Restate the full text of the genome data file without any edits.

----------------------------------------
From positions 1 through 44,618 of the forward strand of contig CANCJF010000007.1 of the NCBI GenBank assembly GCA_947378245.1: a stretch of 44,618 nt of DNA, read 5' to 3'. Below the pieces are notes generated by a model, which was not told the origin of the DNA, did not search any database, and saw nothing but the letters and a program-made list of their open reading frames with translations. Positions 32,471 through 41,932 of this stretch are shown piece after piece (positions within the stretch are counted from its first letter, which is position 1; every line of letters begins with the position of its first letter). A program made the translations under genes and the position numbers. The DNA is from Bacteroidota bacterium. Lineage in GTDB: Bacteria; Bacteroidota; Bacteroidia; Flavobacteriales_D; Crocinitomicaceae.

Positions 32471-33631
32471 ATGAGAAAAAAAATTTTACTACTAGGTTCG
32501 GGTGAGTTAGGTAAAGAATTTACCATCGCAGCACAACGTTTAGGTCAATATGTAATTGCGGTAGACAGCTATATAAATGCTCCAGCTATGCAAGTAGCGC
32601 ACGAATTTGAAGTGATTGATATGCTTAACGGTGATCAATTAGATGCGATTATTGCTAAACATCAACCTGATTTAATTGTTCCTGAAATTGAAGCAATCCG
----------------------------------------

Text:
From positions 1 through 44,618 of the forward strand of contig CANCJF010000007.1 of the NCBI GenBank assembly GCA_947378245.1: a stretch of 44,618 nt of DNA, read 5' to 3'. Below the pieces are notes generated by a model, which was not told the origin of the DNA, did not search any database, and saw nothing but the letters and a program-made list of their open reading frames with translations. Positions 32,471 through 41,932 of this stretch are shown piece after piece (positions within the stretch are counted from its first letter, which is position 1; every line of letters begins with the position of its first letter). A program made the translations under genes and the position numbers. The DNA is from Bacteroidota bacterium. Lineage in GTDB: Bacteria; Bacteroidota; Bacteroidia; Flavobacteriales_D; Crocinitomicaceae.

Positions 32471-33631
32471 ATGAGAAAAAAAATTTTACTACTAGGTTCG
32501 GGTGAGTTAGGTAAAGAATTTACCATCGCAGCACAACGTTTAGGTCAATATGTAATTGCGGTAGACAGCTATATAAATGCTCCAGCTATGCAAGTAGCGC
32601 ACGAATTTGAAGTGATTGATATGCTTAACGGTGATCAATTAGATGCGATTATTGCTAAACATCAACCTGATTTAATTGTTCCTGAAATTGAAGCAATCCG